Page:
This Memorial Day weekend, Williams is no longer an active-duty military chaplain nor a United Church of Christ minister. He is a guitar player on disability whose outlook on God, religion and suffering was transformed by post-traumatic stress.

More here-

Rwanda: Jesus, the Ancestors, or Both?

From Rwanda-

After she won re-election, she went to her cultural shrine to 'pay homage' to the ancestors. She felt obliged to thank them for guiding her through the hotly contested race for Speaker of Parliament in a country that neighbours our own; it was captured on a video clip that made the rounds and provoked all kinds of reactions that, on the balance of opinion, were downright hostile. It was worth a thought.

The Anglican Church felt cheated by the Speaker's belonging to it and to a 'rival' faith at once. The Archbishop voiced strong condemnation. The Speaker's actions, the bishop intoned, have created "confusion" and are likely to lead "others to stumble.

Moreover, the Speaker had betrayed and confused many Christians who had "rejoiced when the God and Father of our Lord Jesus Christ opened doors for her to serve [... ] again." He urged all bishops and clergy to "use this opportunity to proclaim the sufficiency of Christ" to their congregations.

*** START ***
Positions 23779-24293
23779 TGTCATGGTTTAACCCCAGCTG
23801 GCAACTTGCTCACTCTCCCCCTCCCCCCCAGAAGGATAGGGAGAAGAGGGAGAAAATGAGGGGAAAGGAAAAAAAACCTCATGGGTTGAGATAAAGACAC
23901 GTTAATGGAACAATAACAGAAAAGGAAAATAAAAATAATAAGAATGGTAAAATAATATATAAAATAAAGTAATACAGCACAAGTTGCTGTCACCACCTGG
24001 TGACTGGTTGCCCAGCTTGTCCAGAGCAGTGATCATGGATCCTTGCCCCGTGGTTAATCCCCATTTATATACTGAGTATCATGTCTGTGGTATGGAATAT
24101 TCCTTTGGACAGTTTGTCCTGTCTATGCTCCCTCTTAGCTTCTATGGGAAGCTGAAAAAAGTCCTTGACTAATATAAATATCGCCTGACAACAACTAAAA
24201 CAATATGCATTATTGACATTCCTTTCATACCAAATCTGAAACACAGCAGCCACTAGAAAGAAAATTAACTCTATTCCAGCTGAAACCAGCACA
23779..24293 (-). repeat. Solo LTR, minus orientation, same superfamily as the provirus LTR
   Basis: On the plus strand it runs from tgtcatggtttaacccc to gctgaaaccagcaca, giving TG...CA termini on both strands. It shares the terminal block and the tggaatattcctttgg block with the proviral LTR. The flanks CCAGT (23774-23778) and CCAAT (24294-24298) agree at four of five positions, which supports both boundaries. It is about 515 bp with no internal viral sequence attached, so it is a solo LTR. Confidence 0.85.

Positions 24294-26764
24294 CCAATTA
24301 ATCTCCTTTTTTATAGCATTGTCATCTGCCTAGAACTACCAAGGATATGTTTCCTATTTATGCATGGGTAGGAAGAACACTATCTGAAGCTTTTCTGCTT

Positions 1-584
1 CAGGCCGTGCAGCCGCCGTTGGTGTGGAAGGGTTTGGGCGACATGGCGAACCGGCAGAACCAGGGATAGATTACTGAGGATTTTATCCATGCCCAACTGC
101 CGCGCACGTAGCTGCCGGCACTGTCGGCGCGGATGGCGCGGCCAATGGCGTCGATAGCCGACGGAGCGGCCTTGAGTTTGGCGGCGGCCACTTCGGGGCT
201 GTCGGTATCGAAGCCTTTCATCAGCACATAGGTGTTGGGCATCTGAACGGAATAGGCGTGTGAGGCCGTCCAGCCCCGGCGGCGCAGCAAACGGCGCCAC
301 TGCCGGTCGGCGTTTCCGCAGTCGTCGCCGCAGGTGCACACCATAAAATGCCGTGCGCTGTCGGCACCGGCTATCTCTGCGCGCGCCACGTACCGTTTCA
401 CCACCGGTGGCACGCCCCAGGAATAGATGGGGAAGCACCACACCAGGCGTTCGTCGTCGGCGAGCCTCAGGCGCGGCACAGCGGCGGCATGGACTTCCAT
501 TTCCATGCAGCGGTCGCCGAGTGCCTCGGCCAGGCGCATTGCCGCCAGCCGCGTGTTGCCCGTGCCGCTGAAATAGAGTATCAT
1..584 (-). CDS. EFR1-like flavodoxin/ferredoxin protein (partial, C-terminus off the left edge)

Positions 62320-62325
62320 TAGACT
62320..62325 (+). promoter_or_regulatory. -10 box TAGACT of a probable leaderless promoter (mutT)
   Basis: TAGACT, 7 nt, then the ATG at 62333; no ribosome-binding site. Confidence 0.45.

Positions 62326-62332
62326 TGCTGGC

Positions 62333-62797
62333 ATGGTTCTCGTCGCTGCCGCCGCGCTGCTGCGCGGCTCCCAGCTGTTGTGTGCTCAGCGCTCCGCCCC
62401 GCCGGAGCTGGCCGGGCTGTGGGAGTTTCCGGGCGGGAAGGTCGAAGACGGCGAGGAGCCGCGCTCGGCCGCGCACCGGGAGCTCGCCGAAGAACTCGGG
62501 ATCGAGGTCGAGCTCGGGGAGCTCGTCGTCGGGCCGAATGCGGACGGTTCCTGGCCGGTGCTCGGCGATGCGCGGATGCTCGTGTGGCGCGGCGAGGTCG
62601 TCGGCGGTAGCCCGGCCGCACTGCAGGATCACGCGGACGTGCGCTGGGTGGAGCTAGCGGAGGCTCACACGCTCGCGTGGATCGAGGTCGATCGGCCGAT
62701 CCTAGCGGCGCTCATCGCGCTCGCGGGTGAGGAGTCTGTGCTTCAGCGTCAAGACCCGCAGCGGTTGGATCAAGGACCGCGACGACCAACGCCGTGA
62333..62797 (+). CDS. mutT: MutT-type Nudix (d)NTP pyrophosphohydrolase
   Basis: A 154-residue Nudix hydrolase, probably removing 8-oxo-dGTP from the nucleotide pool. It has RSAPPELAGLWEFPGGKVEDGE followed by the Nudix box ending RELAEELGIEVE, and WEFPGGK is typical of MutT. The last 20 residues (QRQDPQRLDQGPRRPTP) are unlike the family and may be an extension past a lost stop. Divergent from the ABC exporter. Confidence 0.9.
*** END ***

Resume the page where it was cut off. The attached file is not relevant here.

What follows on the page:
More here-

Becket, the Man and the Myth

From The New York Times-

Sacred relics may not have the mystical power they had in a less secular past, but the return to Britain from Hungary of one of the few surviving fragments of bone from Thomas Becket, the murdered “meddlesome priest” of hagiography, literature, stage and screen, still commands considerable attention. As the Anglican bishop of London, Richard Chartres, noted at a service attended by Anglicans and Catholics, Britons and Hungarians, the 12th-century cleric “teaches us to consider what are the historic roots of European unity.”

That message was especially pertinent to the countries involved. Hungary, where the relic has been for 800 years, is now led by a prime minister, Viktor Orban, who promotes a blend of nationalism, populism and Euroskepticism that flies in the face of the values represented by the European Union. And Britain is nearing a referendum on whether to stay in the union.

More here-

Sunday, May 29, 2016

Hampton Roads communities wrestle with Confederate legacy, history

From Virginia-

At St. John's Episcopal Church in Hampton, almost 150 Confederate soldiers are buried in the church cemetery. A monument honoring them has stood amid the graves since 1902. Jim Tormey, a local historian who has written a book about the church, said he is not aware of any conflicts regarding the monument.

"There are people who inquire about specific individuals buried here," Tormey said. "But they are interested in the context of the lives more than anything else."

Tormey said the Confederate graves are marked with the symbol of the Maltese cross, while those that date to the Revolutionary War have different symbols. He said there is no formal tradition of placing flags or wreaths on any of the graves at St. John's.

More here-